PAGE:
I Can See It
A winter of heavy snow was followed by a cold, damp, early spring. How great does this May sunshine feel?
It’s time to renovate the lawn. Many of us will be spreading the first step of a multistep chemical onslaught to kill weeds and bugs. Don’t do it! Your lawn needs calcium and a Ph adjustment; it has soil compaction problems and needs to be over seeded. There are some new products on the market that will take care of what your lawn needs in a safer manner. A healthier lawn environment starts with accepting the fact that Dandelion, Violets, Clover, Chickweed, Round Ivy, Lambs Quarters, Mallow, Pigweed, Sorrel, Spurge, Carrot, Geranium, Morning Glory, Onion, Dock, Plantain, Thistle, Carpet Weed, Henbit, and Crab Grass may also be growing in our lawns. Many of these plants are a good thing and when in bloom it can be a handsome carpet of flowers in the lawn. Generally speaking, lawns don’t need to be fertilized unless there is a micronutrient problem. Mow the lawn 3” or higher. The higher mowing height will keep the lawn greener when the hot, dry weather arrives. Moss is okay in the lawn especially in the shadier areas and stays green year around. Having to water the lawn every day, because we keep the lawn cut too short, is a wasteful habit.
This year’s vegetable garden will need some additional space. Don’t just plant peppers, radishes and upside down tomatoes. Start an organic heirloom vegetable garden of raised beds filled with charred, arugula, beans, beets, broccoli, kohlrabi, carrot, radish, cabbage, corn, cucumber, eggplant, bok choy , mustard, kale, lettuce, collard greens, onion, pea, melon, spinach, squash, turnip, tomato, basil, cilantro, dill, oregano, parsley, lemon balm, and sunflowers to name a few.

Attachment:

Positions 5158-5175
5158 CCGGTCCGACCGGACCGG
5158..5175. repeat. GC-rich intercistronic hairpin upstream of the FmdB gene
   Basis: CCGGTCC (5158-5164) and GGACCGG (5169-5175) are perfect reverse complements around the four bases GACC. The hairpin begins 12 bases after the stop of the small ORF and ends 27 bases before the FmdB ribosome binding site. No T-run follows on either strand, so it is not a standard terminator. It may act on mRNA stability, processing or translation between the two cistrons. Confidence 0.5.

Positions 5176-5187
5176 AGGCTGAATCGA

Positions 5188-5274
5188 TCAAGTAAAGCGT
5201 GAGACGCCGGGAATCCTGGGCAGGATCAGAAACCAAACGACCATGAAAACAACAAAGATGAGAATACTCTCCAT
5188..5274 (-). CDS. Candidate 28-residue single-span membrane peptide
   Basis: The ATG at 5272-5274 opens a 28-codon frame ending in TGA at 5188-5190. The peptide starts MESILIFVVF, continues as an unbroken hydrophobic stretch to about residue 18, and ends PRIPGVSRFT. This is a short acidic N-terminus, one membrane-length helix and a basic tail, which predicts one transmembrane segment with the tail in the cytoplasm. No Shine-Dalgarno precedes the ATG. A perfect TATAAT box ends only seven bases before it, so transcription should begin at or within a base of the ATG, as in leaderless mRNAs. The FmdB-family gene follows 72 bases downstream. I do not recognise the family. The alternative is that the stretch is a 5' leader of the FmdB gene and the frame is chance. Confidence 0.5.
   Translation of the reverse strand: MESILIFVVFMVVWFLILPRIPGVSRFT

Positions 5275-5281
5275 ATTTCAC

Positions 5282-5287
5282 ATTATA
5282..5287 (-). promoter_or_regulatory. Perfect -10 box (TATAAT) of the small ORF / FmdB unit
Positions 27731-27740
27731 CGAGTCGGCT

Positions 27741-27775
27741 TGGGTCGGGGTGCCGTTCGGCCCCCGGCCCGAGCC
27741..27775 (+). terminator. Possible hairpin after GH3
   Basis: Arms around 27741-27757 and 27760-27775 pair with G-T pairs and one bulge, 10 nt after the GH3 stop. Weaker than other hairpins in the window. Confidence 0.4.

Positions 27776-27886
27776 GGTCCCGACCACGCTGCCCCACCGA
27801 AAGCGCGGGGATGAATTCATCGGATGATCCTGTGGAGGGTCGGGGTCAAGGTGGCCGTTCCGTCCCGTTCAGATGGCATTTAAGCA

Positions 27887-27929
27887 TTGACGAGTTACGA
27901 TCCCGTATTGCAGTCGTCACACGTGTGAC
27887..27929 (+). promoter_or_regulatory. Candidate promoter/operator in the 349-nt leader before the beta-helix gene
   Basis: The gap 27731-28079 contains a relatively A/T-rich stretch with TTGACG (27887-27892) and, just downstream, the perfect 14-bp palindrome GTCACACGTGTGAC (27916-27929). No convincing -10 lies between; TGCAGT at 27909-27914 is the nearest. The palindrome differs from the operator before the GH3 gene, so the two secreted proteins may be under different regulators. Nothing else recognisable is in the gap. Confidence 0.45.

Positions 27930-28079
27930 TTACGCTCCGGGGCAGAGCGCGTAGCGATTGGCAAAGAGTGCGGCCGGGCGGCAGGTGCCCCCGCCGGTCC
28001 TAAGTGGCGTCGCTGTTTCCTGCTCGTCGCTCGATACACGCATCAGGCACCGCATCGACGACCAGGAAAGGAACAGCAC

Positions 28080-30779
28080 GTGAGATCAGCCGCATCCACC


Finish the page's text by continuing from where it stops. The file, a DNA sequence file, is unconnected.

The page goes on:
Take an environmentally friendly approach if and when bugs arrive. Beetles, stink bugs, aphids, scale, ticks, grubs, ants, chinch bugs, cut worms, grasshoppers and adelgids can be controlled in a safe manner. Companion planning, proper cultural practices and hand picking the bad guys off plants should be our first choice in pest management. Natural pest applications such as soap, oil and pepper can be used if pest numbers increase. If an infestation occurs, consult your local garden center or cooperative extension for safer control methods.
May is one of the months to plant and move trees, shrubs, and perennials in the landscape. This year’s goal should be to plant a tree or three in open areas in the landscape. Plant deciduous tree on the south side of the house. Shading this side of the house with deciduous trees will keep energy costs down in the summer time. Deciduous trees lose their leaves in the winter and let much needed sunlight in. Evergreens planted on the north side of the house will deflect cold winter winds and help keep the snow off the roof and keep the heating costs down.
The May landscape changes by the day. The month starts with the landscape looking almost like winter and finishes flushed out in her summer green dress. Spring’s rebirth is working at her leisurely pace as we frantically try and keep up. May is one of those months to listen and observe the natural world. Nature is attempting to teach us a valuable lesson this time of year. Do you hear it? Can you smell it? I can see it!
This article is sponsored by a generous grant from M&S of Pawling: